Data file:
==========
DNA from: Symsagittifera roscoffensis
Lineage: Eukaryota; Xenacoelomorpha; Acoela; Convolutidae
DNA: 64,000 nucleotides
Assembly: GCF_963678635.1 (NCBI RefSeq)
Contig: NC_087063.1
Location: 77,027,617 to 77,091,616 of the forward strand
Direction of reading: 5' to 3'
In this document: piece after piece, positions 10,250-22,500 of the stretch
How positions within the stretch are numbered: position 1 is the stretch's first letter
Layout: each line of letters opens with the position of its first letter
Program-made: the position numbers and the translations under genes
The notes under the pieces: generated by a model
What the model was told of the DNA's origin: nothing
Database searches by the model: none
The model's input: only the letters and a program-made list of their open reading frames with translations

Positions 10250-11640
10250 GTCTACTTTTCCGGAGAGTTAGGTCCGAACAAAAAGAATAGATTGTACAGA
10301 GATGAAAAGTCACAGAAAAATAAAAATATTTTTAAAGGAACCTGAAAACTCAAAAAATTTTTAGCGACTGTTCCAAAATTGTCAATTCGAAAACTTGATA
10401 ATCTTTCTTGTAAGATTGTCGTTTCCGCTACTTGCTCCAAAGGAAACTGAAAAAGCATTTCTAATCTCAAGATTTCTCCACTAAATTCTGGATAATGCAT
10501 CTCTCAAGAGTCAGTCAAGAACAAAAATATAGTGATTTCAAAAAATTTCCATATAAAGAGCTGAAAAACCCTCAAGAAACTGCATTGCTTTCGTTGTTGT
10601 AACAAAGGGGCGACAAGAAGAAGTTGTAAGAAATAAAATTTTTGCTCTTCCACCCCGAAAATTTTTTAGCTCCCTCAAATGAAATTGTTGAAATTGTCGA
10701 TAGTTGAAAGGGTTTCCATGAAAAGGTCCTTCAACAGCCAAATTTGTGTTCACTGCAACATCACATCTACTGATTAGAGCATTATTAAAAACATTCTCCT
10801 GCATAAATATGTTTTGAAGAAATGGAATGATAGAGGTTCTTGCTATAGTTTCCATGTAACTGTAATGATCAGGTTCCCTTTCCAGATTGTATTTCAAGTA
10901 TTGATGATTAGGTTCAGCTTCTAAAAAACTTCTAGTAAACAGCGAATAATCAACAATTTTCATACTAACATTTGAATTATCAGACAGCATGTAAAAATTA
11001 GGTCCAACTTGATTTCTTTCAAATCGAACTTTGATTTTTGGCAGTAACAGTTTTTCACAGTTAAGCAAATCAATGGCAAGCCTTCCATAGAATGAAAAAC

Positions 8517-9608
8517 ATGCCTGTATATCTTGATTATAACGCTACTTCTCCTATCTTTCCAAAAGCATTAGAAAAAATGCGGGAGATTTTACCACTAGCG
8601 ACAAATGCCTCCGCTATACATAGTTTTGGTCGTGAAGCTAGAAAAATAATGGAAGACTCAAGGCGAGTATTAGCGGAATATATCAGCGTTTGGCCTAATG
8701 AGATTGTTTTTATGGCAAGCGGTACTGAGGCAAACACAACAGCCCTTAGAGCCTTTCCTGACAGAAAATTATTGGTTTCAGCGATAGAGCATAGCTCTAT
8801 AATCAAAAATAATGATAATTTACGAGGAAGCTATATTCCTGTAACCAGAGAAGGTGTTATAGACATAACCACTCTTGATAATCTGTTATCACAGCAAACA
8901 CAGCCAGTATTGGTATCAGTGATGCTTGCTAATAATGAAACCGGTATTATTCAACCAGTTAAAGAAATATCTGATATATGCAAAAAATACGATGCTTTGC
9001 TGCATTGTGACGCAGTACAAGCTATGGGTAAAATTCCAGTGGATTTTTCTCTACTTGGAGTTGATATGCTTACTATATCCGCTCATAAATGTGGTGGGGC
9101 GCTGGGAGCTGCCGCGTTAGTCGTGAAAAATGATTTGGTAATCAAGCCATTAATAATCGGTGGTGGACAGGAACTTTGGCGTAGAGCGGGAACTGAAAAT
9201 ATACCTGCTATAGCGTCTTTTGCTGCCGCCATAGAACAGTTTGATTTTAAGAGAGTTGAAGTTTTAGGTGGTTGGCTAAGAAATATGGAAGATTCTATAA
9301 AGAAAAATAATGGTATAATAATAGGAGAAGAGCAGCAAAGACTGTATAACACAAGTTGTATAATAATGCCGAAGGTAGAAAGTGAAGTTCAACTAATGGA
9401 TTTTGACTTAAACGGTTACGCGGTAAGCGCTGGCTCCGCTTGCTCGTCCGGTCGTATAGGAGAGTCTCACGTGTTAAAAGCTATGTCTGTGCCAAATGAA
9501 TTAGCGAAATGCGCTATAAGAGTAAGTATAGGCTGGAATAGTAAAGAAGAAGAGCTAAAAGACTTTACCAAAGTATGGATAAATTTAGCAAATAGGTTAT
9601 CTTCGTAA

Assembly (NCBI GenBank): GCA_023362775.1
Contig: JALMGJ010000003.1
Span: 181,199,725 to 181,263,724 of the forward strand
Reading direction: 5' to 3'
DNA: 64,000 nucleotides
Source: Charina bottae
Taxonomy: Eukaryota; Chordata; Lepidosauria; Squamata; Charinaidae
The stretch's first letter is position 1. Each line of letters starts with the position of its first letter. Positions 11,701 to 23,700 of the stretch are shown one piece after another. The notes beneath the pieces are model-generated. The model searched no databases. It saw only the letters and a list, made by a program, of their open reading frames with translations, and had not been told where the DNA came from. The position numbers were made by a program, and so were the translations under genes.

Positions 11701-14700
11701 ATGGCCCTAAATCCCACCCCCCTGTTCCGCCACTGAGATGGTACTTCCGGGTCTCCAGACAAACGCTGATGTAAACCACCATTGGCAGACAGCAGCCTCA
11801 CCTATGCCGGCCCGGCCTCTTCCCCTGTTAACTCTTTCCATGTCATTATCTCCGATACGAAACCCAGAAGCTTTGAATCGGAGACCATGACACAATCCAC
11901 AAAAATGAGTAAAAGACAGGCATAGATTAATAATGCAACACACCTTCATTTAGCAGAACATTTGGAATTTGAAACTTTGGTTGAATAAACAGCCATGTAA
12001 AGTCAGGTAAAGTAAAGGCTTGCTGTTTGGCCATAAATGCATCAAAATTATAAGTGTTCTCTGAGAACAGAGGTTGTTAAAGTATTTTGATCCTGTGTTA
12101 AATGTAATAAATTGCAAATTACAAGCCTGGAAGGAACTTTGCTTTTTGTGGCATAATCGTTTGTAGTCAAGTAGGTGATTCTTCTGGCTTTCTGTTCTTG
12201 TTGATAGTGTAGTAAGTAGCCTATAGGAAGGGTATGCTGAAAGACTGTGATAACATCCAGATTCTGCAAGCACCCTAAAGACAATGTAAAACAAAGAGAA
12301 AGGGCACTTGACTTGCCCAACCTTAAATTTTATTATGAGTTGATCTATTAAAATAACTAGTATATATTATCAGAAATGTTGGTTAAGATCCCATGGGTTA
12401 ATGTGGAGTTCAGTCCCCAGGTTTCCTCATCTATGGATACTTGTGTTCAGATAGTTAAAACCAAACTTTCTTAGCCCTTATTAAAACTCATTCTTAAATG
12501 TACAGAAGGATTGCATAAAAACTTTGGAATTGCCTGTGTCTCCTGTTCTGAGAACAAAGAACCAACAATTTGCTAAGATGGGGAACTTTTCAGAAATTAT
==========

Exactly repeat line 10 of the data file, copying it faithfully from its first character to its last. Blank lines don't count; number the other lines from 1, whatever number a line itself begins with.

Layout: each line of letters opens with the position of its first letter